Fourth, the budget outlook is affected by the need to respond to the terrorist attacks. There is significant talk now of a return to bigger, more active government. The first few weeks after the attacks showed new government initiatives for defense, rescue and recovery spending, an airline bailout, a push for new federal authority to regulate airport security, and expanded powers of law enforcement. All of these items have budgetary implications.
Finally, whatever one’s view of the affordability of the tax package enacted last spring, it was passed before the nation realized it would need to finance a new war. After “the dust has settled” on the first round of stimulus packages, and the policy debate turns to focusing on longer-term issues, it will be clear that the underlying fiscal situation has changed dramatically—as the analysis above highlights. Policy-makers will therefore have to rethink the basic framework of tax and spending policy, including the advisability of allowing the previously enacted tax cut to be phased in as scheduled.
The potential savings from freezing parts of the tax cut are substantial. According to the Joint Committee on Taxation, for example, just freezing the 38.6 marginal tax rate would save roughly $100 billion between 2002 and 2011 (excluding debt service savings).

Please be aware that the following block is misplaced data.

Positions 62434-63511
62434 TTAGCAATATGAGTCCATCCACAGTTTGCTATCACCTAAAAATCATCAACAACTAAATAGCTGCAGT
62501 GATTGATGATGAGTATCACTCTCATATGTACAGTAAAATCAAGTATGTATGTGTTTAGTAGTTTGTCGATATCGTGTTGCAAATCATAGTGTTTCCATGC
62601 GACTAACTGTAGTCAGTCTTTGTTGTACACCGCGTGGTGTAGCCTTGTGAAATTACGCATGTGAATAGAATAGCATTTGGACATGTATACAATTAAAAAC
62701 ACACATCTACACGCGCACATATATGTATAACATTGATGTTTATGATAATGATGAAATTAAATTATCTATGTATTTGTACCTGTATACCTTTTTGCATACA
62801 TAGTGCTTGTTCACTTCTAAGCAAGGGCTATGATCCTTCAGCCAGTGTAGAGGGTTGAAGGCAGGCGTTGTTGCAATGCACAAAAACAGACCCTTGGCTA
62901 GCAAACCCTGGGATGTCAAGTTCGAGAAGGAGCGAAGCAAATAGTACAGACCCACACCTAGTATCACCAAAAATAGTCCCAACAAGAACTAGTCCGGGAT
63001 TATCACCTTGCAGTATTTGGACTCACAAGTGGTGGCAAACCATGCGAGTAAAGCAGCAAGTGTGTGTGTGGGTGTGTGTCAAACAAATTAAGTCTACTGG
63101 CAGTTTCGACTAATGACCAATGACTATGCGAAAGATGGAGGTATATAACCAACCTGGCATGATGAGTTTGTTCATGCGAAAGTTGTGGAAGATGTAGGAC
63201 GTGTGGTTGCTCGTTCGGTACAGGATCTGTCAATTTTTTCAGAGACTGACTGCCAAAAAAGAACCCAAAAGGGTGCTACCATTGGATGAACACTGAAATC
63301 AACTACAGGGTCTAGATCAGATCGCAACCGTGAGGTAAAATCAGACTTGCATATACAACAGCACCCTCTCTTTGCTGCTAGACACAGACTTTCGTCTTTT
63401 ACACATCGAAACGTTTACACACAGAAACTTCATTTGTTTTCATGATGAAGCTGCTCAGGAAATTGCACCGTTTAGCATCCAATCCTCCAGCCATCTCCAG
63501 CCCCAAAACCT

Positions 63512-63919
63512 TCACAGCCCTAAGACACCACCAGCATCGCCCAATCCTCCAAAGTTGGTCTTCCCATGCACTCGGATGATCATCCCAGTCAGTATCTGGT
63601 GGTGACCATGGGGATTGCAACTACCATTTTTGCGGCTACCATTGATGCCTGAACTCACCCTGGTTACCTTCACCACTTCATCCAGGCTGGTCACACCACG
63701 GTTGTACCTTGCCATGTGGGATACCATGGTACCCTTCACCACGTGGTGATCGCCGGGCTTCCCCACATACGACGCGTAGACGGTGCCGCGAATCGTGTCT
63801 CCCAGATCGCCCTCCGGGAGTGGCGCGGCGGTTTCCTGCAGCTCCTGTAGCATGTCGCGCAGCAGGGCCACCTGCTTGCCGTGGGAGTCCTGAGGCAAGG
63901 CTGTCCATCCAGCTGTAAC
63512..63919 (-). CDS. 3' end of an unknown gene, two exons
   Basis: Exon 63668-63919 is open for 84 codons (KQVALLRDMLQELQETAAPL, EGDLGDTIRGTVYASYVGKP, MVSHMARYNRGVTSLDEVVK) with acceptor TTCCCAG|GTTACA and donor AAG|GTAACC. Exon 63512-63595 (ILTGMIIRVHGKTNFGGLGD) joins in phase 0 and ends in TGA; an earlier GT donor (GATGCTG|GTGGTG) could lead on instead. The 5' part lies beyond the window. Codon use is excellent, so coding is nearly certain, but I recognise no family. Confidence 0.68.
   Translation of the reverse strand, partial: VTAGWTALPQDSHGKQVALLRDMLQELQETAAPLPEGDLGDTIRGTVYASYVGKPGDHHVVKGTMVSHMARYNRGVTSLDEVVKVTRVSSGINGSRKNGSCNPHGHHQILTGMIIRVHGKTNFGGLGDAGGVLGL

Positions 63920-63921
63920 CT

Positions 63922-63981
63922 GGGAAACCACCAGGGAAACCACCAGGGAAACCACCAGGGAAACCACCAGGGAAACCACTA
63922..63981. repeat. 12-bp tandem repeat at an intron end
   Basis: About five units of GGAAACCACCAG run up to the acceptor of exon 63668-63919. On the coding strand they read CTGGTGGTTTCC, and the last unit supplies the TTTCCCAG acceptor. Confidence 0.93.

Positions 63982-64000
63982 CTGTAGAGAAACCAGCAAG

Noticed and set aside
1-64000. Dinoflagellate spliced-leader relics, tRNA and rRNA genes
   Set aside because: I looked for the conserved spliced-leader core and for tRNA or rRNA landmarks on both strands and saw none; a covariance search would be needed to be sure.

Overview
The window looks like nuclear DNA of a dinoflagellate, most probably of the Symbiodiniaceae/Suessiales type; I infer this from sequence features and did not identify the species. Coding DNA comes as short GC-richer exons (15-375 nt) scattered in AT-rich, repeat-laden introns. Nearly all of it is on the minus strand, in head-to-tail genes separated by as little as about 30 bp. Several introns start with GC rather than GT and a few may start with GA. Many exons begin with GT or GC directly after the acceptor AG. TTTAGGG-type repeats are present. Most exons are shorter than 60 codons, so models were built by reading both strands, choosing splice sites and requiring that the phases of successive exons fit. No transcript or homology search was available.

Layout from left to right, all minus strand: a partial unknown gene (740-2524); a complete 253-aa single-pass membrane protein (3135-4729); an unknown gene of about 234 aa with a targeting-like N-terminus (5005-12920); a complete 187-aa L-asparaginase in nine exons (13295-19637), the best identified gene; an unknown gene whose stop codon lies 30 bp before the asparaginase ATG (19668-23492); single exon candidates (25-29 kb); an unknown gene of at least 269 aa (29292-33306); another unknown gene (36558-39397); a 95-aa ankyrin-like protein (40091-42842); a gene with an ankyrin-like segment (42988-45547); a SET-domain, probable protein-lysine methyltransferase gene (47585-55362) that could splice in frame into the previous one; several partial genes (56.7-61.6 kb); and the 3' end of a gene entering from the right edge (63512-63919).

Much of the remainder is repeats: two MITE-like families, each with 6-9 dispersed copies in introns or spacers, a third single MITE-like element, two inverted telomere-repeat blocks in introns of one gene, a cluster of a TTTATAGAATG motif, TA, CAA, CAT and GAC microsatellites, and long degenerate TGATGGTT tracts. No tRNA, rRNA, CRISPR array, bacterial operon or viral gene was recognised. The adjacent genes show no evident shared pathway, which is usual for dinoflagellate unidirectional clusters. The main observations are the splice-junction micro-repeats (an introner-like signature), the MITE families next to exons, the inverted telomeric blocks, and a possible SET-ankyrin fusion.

Such a freeze would not represent a change relative to current law until 2004, well after the nation’s short-term economic challenges are likely to have passed. It would also affect only 1.1 million taxpayers, who have an average adjusted gross income of $1.025 million. Even those high-income taxpayers would only forgo a future marginal tax cut, rather than experiencing a tax increase relative to today’s rates, and would still enjoy a reduction in average tax rates (since the tax rates applying at lower levels of income would decline). More expansive freezes of the tax cut will likely be necessary to preserve fiscal discipline over the longer term.
Sentiment inside the Beltway has turned sharply against China. There are many issues where the two parties sound more or less the same. Trump and others in the administration seem heavily invested in a ‘get very tough with China’ stance. It’s possible that some Democrats might argue that a decoupling strategy borders on lunacy. But if Trump believes this will play well with his core constituencies as his reelection campaign moves into high gear, he will probably decide to stick with it, if the costs and the collateral damage seem manageable. But that’s a very big if, especially if the downsides of a protracted trade war for both American consumers and for American firms become increasingly apparent.